with a 600mm lens, autofocus has plenty of detail to grab
and keep the car in sharp focus while it was being pushed
into the pit area.
Photos © 1999, Jay Abend, All Rights Reserved
One of the most important
tips that I give aspiring photographers who own modern 35mm cameras
is to learn to use their cameras totally manually. That's right,
turn off the autoexposure and the autofocus, set the motor drive to
single frame, and use your eyes and your brain instead.
Don't get me wrong, I'm not one of these Luddites harking
back to the grand old days of Ikonta Bs and selenium cell light meters.
I'm paid to deliver a consistently great image to a client and
I'll use whatever tools are available. I own one manual focus
35mm system and one autofocus 35mm system. I tend to use both systems
in roughly the same manner. I prefer to meter things with a handheld
incident meter where applicable, and I like to focus for myself. That
doesn't mean that I take my own advice. I tend to leave my cameras
in the autofocus mode with Program exposure set so I can grab them and
fire off a few frames and expect decent exposure and focus without a
second thought. Since I once took some pretty nice pictures with Nikon
Fs and F-2s before auto-everything existed, it just didn't dawn
on me that I needed a camera that could focus for me.
wide open with a 200mm f/1.8 lens, the five zone focusing
system in the camera grabbed the leaves on the top of the
frame to focus on, leaving the child's face a bit
soft. Manual focus would have helped out.
When I first saw a press photographer
using a Canon EOS-1 with a 28-70mm f/2.8 autofocus lens I was just blown
away. I borrowed the camera for a minute and was dazzled by the focusing
speed and accuracy. Here was a tool that I really needed, I thought; so
I sold off a flight case full of Nikon F2s and F3s, Nikkor glass and related
accessories and bought the EOS program lock stock and barrel. I must admit
that the ergonomics of the EOS-1 and now the EOS-1N are truly wonderful,
and I really have learned to love this system, but I have relied on the
autofocus and autoexposure much less than I thought.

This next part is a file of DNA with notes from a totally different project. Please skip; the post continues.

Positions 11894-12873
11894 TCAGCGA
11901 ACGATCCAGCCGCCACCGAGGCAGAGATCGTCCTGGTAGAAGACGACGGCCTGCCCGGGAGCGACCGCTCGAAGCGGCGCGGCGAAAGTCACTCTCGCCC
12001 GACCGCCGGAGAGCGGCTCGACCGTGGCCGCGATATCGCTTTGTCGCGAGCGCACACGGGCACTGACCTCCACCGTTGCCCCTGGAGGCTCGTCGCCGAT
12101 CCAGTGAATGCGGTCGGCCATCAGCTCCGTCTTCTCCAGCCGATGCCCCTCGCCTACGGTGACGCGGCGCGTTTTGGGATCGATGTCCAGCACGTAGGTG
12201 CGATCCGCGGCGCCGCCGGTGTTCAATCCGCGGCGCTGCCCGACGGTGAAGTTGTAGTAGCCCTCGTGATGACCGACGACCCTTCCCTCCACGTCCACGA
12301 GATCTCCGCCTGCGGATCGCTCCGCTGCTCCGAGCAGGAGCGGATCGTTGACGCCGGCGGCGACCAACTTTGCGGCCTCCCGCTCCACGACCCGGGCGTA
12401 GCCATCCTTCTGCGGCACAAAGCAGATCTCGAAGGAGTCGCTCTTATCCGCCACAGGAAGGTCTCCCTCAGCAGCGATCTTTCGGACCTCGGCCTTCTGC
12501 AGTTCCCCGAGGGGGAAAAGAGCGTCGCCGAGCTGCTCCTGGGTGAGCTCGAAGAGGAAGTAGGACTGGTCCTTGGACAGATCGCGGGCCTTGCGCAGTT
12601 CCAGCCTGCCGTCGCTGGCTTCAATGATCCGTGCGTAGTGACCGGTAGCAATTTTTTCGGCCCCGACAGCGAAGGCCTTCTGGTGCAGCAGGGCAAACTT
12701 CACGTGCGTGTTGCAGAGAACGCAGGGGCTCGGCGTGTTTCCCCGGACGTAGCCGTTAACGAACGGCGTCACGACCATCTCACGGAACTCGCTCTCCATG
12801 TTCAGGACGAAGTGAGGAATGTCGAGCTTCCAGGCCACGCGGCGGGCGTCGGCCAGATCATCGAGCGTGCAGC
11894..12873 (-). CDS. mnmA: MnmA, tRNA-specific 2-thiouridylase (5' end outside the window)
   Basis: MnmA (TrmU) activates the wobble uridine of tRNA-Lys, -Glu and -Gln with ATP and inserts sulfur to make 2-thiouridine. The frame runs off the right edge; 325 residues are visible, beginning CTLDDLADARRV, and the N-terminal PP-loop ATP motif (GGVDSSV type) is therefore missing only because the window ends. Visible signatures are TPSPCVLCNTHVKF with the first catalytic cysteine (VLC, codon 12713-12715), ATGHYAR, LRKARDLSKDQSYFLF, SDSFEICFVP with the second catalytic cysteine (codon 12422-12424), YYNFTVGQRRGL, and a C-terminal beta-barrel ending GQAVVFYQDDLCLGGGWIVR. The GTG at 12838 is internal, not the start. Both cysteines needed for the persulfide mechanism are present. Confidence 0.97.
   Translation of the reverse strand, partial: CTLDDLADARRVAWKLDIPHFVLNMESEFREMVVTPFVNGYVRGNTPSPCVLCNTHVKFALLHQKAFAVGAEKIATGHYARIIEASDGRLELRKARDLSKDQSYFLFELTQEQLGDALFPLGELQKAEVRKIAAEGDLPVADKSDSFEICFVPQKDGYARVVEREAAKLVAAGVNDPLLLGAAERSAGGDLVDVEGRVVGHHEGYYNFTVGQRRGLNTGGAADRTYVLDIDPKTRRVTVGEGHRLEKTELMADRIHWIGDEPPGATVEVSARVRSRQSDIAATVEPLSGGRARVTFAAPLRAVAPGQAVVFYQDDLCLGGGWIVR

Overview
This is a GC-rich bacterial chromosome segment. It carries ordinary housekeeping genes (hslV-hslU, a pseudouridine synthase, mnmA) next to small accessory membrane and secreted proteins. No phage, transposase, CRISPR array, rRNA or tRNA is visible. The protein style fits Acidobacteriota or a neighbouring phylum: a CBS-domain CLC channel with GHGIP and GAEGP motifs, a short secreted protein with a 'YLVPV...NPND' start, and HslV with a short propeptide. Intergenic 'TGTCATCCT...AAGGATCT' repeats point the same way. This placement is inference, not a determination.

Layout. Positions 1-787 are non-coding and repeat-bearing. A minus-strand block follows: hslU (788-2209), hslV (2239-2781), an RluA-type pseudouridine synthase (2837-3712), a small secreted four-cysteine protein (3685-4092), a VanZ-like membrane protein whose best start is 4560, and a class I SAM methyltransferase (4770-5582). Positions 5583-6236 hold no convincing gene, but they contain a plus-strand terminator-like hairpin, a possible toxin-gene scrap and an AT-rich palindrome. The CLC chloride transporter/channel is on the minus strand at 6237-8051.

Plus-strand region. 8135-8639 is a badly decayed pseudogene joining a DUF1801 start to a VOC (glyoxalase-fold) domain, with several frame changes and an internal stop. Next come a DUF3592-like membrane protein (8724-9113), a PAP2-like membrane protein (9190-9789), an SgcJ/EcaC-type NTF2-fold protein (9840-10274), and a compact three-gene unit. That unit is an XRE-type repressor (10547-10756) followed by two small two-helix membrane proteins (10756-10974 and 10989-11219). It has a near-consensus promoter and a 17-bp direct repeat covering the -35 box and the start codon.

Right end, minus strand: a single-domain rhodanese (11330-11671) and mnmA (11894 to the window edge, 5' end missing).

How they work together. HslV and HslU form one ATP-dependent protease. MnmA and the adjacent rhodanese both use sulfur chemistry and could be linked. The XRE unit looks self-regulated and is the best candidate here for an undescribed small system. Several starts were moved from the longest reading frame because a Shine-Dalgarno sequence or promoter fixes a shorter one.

The press photographer who let me fondle his camera can really use as
many auto features as he can get, since in many cases press guys must
shoot well before they are comfortable with their exposure, focus and
framing. They bang away as best they can and rely on a combination of
determination, experience, talent and luck to get the image they need.
In cases where there is enough time to get the image, there are still
the issues of access to the site or subject, camera position and the difficult
to define "decisive moment" that makes routine documentary
photography inspirational. In the few instances where I have been thrown
in with the press guys, they've eaten me alive and got the great
shot while I was still jockeying for position. If I'm one of those
guys, I want a camera that can help me--even occasionally think for me.
I've had a chance to play with an early Nikon F5 and I am sure that
this remarkable camera will win over a lot of press guys who have jumped,
like me, to EOS.
shooting details of clothing for a catalog, autofocus was
perfect. As the models moved around the set, focus stayed
spot on and I could concentrate on the clothing and the
Once I had owned my EOS gear
for a while and the newness of the system wore off, I took a good hard
look at page after page of transparencies that I had shot and realized
something very important: my work was no sharper on average than that
shot with my manual focus Nikon stuff. In fact I found a few instances
where the work was consistently out of focus, with a few in focus shots.
Did the autofocus malfunction? Was this technology over-hyped? Of course
not. The problem was that autofocus is dumb technology. Now, the engineers
who invented it are probably quite brilliant, but the resulting product
is just plain dumb. Aim it at the wall and it will focus at the wall,
even if you want some tiny detail in the foreground in focus. Newer multizone
focusing systems and Canon's great eye control focus are big improvements
over the center-only focus schemes of old, but there are still hundreds
of stuations where I feel that it is faster, easier and safer to focus
manually. In complex situations, figuring out a way to tell the camera
what to focus on may actually be more time consuming and more difficult
than grabbing the focus ring and doing it yourself.
I tend to use 35mm mostly for location work, especially for musical product
manufacturers who often assign me to shoot rock stars in concert. Even
the best autofocus system tends to get confused by the extreme contrast
between the performer and the black of the background, as well as the
colored lights that often hang from lighting rigs overhead. In some cases
the ambient light levels are quite low and the autofocus tends to hunt
back and forth; in other cases the autofocus locks in on the instrument